Entrepreneurship reflections from the UK. From early June through until late August the ECIC Academic Director for post graduate Innovation and Entrepreneurship programs, Allan O’Connor, will be on study leave. During his time away (mainly at the University of Edinburgh, UK), he will from time to time post observations, challenges, new insights and reflections encountered across his travels.
Just in case you were under the impression I did nothing but work while in Edinburgh (those who know me better will know otherwise) I did manage to attend a number of Festival events and to keep things legitimate it raised an interesting question relevant to Adelaide’s heavy association with a Festival Culture. What value do Festivals add with respect to innovation and entrepreneurship?
My reflections are not scientific but I have attended the International Film Festival, The Scottish Real Ale Festival, The Glasgow Jazz Festival, The Edinburgh Fringe Festival and the Edinburgh International Festival. During the events I have conversed, observed and questioned folk which has given me a bit of an insight about how the Festivals may relate to innovation and entrepreneurship.
Here’s a short list:
1. Entrepreneurial (and other) learning. To compete in a short period of time and gain an audience, aspects of entrepreneurship (idea creation and concept development, creative selling and marketing, managing with few resources) are needed to create, mount and sell little known shows or events. The ‘earthier’ the Festival the more ‘hands on’ the involvement of individual act proprietors as they build their audience (The Fringe Festival is a great example). Further, there are internships offered for the quid pro quo of attending the event and also friends/family and others tend to pitch in to help early stage artists. Entrepreneurial learning is happening here.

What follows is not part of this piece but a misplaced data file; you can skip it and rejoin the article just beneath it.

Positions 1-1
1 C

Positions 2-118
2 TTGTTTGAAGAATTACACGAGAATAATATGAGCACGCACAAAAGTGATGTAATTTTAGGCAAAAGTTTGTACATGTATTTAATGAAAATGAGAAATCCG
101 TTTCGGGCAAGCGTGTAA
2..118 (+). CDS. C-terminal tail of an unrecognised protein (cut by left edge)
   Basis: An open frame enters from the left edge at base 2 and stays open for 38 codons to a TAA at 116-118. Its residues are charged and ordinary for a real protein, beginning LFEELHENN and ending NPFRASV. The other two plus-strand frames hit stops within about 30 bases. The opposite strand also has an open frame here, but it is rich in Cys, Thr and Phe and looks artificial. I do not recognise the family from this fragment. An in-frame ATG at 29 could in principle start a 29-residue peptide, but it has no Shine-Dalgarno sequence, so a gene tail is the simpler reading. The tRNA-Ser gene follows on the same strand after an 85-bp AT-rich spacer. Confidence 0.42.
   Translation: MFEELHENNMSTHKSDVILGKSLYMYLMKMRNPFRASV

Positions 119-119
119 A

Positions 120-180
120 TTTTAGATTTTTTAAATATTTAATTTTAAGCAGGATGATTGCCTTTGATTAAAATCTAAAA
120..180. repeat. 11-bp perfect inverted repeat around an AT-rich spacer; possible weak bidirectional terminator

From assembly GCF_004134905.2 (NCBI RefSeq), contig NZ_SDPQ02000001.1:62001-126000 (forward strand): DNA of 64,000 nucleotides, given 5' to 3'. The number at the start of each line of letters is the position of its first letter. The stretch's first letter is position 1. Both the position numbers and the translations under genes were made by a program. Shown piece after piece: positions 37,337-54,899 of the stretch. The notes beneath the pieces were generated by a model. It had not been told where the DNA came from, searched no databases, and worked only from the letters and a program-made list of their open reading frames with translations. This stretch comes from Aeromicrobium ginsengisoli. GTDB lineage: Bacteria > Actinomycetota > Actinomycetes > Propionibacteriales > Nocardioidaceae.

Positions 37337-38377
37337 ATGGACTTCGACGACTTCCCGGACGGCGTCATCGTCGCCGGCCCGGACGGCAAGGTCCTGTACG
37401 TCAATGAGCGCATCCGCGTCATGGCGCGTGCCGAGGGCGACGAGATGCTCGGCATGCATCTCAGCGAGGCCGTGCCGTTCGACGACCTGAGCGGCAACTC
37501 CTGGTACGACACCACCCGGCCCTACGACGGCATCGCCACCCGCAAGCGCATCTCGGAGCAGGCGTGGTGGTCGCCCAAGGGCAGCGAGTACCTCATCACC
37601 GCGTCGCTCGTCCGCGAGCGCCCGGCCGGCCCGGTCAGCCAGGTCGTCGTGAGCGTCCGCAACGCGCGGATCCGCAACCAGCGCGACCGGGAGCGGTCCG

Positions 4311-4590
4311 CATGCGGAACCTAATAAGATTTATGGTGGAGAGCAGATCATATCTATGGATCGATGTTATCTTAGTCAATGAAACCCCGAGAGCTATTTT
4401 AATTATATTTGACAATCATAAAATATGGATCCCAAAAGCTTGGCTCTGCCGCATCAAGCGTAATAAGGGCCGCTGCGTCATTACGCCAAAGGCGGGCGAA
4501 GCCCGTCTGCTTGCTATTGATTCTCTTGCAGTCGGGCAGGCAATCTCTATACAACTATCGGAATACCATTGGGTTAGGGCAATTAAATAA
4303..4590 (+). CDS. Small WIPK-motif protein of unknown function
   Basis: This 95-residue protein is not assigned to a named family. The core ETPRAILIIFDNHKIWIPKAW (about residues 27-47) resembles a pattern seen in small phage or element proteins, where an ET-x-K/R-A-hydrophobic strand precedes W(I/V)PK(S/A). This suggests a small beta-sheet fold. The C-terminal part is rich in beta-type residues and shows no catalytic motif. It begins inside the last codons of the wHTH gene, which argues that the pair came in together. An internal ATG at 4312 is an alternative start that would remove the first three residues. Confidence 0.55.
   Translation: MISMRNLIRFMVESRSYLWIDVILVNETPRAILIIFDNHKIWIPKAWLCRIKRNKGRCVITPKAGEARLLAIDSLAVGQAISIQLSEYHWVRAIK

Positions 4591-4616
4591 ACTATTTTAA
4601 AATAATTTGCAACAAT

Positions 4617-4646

2. Market Testing. The ideas of artists are road tested and the reaction of audiences influence the development of the show/event for the next Festival.
3. Innovation. The application of new stuff is a feature of Festivals and this may have a few spin-off effects. First it may help diffusion of new ideas and to some extent new technologies as artists experiment and introduce unique and creative applications of technology in an arts setting (for example creative use of multimedia or as in one show the use of Skype to have act participants from different places on the globe). Second, some shows or events expose the cultural impact and face of new technology and reveal how the world is changing. Third, (perhaps a bit of a stretch) but I think it quenches the appetite for new things, or that maybe just me.
4. Mobile Ecosystems. Festivals also create a layer of businesses that are mobile that move with the Festivals to leverage off the temporary booms in local population that Festivals create.
5. Collaboration. At a community level Festivals draw together the business, arts and government in a collaborative or at least a cooperative venture.
Well just some ideas.